Maya Khan Is Willing To Sacrifice Your Reputation For Her Career

Jan 23rd, 2012 | By | Category: Ethics, Samaa TV

Maya Khan may have wanted to gain fame and notoriety through a career in media, but this is probably not what she had in mind. Following a clip from her show Subah Sawerey Maya Kay Sath aired by Samaa TV over the weekend, her name has entered countless conversations as a public outcry has grown about the irresponsibility of the host, the producers and even the network that aired the show. But this latest outrage at media irresponsibility is, sadly, only the latest example of a problem that is rooted deep in the media – valuing entertainment over information, and the willingness to sacrifice other people to get ahead.

First, the clip.

The indispensable Cafe Pyala hit the nail on the head.

Not only does Samaa TV’s goon squad invade the privacy of people, it blatantly ignores the consequences of putting these poor people’s faces on air (who knows or cares what their domestic circumstances are) and lies to them about having their mikes and cameras switched off. This is unethical behaviour beyond all limits.

We wrote one year ago about the danger of using religious judgmentalism to boost ratings.

It may be entertaining to watch people yell and insult each other over inanities. But when the line begins to blur between yelling on TV and yelling in the streets, entertainment turns quickly to incitement. We each make our own decisions in life, but these decisions are influenced by those we look to for information and guidance: parents, teachers, friends…and now TV. Perhaps Meher Bokhari did not look into Qadri’s eyes and tell him to kill Salmaan Taseer, but she didn’t have to. The message was already clear.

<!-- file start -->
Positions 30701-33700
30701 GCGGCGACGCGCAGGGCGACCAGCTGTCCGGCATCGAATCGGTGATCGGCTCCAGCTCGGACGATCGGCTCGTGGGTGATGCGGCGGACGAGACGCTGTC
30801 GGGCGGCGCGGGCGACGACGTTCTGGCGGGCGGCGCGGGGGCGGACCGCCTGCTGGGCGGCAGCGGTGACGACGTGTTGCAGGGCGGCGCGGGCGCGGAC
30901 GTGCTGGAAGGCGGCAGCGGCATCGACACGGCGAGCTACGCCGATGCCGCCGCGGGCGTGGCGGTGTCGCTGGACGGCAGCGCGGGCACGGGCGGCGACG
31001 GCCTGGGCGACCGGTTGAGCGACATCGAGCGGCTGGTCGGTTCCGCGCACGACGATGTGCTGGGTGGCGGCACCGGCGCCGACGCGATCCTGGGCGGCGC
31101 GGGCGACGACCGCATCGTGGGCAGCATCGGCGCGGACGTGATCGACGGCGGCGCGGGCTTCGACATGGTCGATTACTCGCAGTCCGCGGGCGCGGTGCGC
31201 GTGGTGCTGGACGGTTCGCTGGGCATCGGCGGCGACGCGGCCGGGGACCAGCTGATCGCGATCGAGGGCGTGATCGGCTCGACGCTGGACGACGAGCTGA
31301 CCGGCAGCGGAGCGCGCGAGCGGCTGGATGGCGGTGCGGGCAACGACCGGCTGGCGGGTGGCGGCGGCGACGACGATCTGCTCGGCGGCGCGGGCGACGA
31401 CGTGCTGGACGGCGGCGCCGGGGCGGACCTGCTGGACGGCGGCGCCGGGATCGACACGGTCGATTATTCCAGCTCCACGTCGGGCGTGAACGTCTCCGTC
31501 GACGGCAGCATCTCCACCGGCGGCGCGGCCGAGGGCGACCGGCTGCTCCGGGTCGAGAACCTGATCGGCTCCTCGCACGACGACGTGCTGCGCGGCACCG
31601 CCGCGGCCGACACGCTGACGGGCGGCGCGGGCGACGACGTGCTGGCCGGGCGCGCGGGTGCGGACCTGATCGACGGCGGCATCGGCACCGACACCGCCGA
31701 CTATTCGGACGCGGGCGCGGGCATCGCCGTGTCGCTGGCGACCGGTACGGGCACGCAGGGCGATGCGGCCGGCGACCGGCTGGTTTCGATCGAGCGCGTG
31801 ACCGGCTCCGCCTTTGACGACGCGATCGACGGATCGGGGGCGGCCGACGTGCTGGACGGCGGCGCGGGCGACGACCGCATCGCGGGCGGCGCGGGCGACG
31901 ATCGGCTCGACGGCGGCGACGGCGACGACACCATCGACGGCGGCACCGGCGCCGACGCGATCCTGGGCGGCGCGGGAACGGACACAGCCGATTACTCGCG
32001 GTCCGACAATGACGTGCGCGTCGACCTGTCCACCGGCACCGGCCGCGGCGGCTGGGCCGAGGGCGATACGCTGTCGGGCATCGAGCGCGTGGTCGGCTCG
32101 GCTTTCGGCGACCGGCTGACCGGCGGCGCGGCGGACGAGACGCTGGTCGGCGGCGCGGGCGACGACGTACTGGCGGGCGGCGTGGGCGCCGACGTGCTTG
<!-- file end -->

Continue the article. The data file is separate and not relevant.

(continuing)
Reading fatwas against Salmaan Taseer, Meher Bokhari egged on extremists to commit violent acts against an innocent man. In the case of Maya Khan’s actions on Samaa TV, the people who she calls into question are not even public figures. They are private citizens and there is no evidence that they were doing anything illegal or immoral. In fact they were harassed in a public park during broad daylight, not caught in a hotel or sneaking around after dark. But the facts are not what viewers will take away. They will take away the impression, the innuendo that these young people were engaged in illegal or immoral behaviour. Their reputations are a price Maya Khan and Samaa TV are willing to pay to buy some extra ratings. And if, God forbid, some extremist decided to follow the example of Mumtaz Qadri, then will they too use hollow claims of media freedom to hide their shame?

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